Steps to Provide Excellent Customer-Chain Service

Olga Vidisheva’s upstarting business, Shoptiques, is an online venue where small fashion boutiques can sell their merchandise to a much wider audience than the foot traffic passing on the street. There are multiple inspiring and admirable aspects of Vidisheva and Shoptiques’ story, but here are a few we thought particularly applicable to other SMBs.

1.      Do the work before the launch.

Vidisheva’s idea began as an undergrad and came to fruition years later. The launch took many years because Vidisheva took the time to do proper research in order to make her business successful. Although she came up with a great idea, Vidisheva realized it takes more than an idea to make a business truly work. Vidisheva personally interviewed over 800 boutiques nationwide about e-commerce to determine what her brain-child could do to best serve the boutique and their customers.

Instead of using the Field of Dreams mantra, “If you build it they will come,” Vidisheva also gathered her customer base before launching the site. Vidisheva drew a customer list of 12,000 in order to ensure the website’s success before it hit the web. Vidisheva was able to set herself up for success by doing the footwork and research necessary before beginning operations in earnest.

2.      Keep your contacts.

Vidisheva says herself that her story sounds cliché because it is the “American Dream” realized. An immigrant herself, Vidisheva paid for her tuition by modeling where she was able to make valuable photographer and modeling contacts that she later turned to when starting Shoptiques. Make a positive impression on your contacts and then keep them, as chances are they can do things you can’t. If you’re looking for more inspiration on how to successfully do this, consider Team of Rivals: The Political Genius of Abraham Lincoln, by Doris Kearns Goodwin, which demonstrates how Abraham Lincoln surrounded himself with cabinet members, contacts he made along his political journey, who were his opposites and would therefore fill gaps in his own reasoning…which brings us to the next point.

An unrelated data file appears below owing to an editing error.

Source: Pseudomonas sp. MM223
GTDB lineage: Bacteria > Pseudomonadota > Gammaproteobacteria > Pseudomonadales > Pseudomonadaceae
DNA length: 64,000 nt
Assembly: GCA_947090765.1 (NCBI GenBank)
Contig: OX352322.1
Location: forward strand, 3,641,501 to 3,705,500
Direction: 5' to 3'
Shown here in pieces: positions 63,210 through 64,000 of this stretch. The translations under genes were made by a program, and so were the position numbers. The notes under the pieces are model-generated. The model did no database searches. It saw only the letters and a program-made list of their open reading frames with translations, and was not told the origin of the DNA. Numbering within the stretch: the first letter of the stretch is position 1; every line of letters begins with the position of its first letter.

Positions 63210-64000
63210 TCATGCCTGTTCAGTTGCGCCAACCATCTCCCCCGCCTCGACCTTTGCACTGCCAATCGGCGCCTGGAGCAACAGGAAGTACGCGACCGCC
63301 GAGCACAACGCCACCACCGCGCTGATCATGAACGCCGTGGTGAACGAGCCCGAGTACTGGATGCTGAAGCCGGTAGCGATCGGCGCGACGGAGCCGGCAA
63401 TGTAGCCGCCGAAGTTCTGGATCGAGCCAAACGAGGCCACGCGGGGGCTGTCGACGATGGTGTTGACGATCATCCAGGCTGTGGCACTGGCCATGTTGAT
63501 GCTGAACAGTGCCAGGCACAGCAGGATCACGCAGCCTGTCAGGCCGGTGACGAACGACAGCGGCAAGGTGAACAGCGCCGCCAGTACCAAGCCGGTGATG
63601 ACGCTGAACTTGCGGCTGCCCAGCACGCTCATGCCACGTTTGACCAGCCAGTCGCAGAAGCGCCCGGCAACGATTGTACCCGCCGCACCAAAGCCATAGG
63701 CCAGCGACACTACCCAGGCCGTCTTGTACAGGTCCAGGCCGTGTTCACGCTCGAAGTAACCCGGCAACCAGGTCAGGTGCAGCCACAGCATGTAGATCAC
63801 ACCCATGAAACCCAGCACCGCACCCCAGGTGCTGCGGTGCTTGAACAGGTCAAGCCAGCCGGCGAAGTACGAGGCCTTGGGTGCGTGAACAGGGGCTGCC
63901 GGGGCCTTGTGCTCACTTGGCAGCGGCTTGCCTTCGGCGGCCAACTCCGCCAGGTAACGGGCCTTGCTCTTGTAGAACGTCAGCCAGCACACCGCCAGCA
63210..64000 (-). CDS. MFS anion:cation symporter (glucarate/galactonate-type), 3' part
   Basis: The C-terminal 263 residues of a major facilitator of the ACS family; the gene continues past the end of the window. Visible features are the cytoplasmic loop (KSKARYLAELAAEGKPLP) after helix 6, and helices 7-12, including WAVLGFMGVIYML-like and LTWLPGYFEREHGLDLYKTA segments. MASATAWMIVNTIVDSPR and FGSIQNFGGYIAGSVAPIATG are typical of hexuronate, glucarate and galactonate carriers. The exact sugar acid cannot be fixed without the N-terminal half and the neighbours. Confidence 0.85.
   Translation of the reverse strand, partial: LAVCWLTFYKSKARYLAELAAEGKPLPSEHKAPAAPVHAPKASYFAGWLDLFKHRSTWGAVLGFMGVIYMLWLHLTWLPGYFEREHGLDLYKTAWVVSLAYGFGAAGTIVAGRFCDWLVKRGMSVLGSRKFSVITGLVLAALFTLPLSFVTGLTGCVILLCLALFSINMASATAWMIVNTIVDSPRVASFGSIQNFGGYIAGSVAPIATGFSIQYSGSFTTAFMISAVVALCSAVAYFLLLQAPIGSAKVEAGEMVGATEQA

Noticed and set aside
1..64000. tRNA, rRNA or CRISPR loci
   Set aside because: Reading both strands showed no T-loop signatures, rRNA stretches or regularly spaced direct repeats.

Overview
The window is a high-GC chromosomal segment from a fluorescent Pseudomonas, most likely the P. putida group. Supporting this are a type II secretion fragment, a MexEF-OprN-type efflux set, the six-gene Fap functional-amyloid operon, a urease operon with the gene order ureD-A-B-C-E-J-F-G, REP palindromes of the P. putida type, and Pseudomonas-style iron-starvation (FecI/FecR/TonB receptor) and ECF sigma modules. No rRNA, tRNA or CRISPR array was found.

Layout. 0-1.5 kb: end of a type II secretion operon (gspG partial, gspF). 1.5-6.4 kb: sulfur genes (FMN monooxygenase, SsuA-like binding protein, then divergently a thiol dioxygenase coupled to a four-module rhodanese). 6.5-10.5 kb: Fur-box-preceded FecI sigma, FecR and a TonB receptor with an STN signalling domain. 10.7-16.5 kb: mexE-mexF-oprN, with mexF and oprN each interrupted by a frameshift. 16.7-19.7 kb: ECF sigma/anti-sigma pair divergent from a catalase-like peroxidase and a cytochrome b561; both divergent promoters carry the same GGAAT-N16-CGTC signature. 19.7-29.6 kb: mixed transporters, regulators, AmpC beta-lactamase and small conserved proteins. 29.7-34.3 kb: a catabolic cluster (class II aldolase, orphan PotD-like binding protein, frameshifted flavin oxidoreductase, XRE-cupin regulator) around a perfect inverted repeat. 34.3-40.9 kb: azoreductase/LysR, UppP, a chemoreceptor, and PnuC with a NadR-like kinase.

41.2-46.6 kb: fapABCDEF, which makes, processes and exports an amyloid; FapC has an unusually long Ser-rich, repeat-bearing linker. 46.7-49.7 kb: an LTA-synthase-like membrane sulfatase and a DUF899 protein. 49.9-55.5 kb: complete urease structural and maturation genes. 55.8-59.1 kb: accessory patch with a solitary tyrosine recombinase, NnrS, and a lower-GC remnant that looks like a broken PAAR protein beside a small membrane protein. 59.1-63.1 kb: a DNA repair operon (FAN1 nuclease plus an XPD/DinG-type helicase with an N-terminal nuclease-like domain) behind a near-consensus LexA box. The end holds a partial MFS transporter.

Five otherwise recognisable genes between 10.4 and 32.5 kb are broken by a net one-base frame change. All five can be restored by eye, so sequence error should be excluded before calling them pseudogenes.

3.      Fill critical operational gaps.

During her research Videisheva discovered that the boutiques she was interested in didn’t have online logistics or operational components to support the “customer chain.” Technology and logistics operations had to be created and put in place to make the boutiques viable for Shoptiques’ online marketplace. In order to make the one-stop-shop offer more appealing to boutique clients, Shoptiques took care of it all, including managing inventory, integration with FedEx, and contacting the customer when they have bought an item. Shoptiques even provides professional models and photographers for the boutiques’ merchandise. By filling these operational gaps Shoptique is able to make an attractive offer and fully-integrated customer experience.

If you’d like to read more about Olga Videisheva and Shoptique, here is a great article.

Leave a Reply

Your email address will not be published. Required fields are marked *